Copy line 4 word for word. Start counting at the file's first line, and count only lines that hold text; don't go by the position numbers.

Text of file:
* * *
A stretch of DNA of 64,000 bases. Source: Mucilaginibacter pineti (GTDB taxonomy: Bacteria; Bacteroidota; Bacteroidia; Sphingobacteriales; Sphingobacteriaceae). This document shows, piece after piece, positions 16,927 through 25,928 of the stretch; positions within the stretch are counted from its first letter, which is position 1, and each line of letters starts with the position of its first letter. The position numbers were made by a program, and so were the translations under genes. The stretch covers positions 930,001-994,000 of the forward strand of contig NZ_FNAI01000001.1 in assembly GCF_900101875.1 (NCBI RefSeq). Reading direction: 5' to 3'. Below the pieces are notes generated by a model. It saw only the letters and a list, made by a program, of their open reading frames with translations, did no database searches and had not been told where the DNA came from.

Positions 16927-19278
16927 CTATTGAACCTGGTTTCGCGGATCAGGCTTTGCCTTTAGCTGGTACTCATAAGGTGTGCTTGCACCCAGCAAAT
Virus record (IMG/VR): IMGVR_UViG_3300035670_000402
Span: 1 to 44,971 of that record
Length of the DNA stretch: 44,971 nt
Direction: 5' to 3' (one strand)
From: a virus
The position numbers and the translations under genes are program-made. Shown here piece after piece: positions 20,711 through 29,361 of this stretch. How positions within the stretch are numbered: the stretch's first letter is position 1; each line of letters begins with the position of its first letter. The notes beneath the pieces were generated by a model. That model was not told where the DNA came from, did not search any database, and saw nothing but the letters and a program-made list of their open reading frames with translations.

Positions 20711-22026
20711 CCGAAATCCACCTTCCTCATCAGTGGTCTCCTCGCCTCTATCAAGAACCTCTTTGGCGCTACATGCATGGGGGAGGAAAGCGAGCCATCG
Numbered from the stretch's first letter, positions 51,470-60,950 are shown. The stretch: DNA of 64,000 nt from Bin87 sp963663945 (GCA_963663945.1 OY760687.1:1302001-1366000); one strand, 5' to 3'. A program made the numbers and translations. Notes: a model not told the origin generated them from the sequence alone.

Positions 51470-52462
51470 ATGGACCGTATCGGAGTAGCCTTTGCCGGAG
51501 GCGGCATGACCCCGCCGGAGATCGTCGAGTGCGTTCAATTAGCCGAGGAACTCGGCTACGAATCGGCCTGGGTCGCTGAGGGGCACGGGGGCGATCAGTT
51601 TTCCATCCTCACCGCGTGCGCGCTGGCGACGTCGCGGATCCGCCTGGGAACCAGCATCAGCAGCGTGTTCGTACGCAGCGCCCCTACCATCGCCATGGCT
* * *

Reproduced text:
Virus record (IMG/VR): IMGVR_UViG_3300035670_000402